Fred Bauder wrote:

>> 10.  Remove WP:NOTHOWTO because it is used to argue against topic
>> notability but not well respected.
> This is a policy I have never agreed with along with the one exiling recipes.

I thought they were the same, or at least were at one time.

> But how does it relate to women?
> Actually I do know as my mother was a collector of both recipes and
> household howtos, but I would still like to hear your take. Howto can
> also be howto fix brakes or use a chain saw.

Firstly, some females want to know how to fix brakes and use a chain
saw.  The reason is not always evident, but even if no female ever did
those things, it would give them an economic advantage to select brake
repair or lumber services to understand the procedures. But the reason
I proposed the suggestion is because earlier on this email list
someone pointed out how the many rules forbidding topic inclusion were
being used to argue against womens' issues.  Let's trim those which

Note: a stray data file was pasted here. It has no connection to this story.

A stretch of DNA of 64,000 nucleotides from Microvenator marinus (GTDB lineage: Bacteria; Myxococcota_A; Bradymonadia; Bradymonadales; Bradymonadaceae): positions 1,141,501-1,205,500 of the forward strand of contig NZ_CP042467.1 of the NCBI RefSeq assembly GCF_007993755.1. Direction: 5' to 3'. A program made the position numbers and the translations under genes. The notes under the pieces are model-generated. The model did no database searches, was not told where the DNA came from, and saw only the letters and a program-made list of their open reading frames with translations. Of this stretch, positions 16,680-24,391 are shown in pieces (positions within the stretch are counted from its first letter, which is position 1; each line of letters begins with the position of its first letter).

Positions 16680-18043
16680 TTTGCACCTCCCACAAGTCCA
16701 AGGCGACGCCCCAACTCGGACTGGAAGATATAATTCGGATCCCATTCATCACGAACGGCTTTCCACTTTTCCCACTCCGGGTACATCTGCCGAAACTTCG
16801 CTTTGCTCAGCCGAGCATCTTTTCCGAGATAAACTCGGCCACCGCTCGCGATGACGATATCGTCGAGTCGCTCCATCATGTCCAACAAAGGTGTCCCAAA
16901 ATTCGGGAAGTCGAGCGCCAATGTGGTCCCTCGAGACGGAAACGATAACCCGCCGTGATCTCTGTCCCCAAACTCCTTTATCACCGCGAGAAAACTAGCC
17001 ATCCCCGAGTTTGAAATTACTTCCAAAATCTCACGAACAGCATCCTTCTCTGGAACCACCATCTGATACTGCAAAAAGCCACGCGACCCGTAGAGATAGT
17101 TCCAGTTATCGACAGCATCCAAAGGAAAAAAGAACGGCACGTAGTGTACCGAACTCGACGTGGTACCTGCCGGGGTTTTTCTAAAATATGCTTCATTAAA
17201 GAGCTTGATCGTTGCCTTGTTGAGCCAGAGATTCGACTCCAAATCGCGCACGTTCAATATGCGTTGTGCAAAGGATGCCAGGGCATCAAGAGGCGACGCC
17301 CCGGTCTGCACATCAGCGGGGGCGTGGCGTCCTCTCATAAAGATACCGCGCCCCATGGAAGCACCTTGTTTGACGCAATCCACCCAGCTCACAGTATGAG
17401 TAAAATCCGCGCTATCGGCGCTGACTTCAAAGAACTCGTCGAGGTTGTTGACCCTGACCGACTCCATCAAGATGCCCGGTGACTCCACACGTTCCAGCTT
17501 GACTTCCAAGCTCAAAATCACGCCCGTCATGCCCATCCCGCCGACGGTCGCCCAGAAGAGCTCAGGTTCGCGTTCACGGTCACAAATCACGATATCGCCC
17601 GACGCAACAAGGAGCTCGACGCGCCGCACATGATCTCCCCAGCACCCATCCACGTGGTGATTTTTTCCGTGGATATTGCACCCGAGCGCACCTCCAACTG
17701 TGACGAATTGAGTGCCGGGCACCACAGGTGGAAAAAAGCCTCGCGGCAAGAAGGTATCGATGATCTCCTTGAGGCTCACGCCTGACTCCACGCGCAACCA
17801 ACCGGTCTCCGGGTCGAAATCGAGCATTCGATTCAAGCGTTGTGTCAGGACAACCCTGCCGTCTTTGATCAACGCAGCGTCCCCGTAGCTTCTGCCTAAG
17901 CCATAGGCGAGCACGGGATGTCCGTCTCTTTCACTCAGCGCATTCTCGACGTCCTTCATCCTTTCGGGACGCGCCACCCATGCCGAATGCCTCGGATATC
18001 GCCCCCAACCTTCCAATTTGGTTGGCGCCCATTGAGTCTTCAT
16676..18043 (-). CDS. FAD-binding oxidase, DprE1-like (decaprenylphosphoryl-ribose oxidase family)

aren't grounded in a rational basis.

Off-list someone asked privately:

> Could you please at least briefly explain on-list the relevance of
> items 4-10 to the list topic?

Sure, I've already covered numbers 4 (tax haven treaty) and 10  above, so:

5. Less javascript for mobile devices -- Given that mobile devices are
often less expensive, and low end mobile devices are less capable of
rendering complex javascript correctly, supporting low end, less
expensive devices is more likely to benefit women more than men in
cultures with a gender income gap.

6. Simple language wikipedias in languages other than English -- Women
are more often responsible for raising children so content appropriate
for beginning language learners is more likely to benefit women more
than men.

7. Low stakes instructional assessment content in Moodle's GIFT --
Assessment questions can be used to guide people to the appropriate
level of content, as explained on p. 8 of
http://talknicer.com/wm10ca.pdf in addition to providing an automated,
background third party process of anonymous review of facts in order
to maintain a database of such assessment questions.  Therefore, low
stakes assessment content will make simple language wikipedias more
effective by providing a means to guide learners to their appropriate
level content, and prevent male editors from ganging up to influence
the outcome of gender-specific disputes concerning the answers to
various questions.

8. Audio upload with rtmplite and gnash -- Again, since women are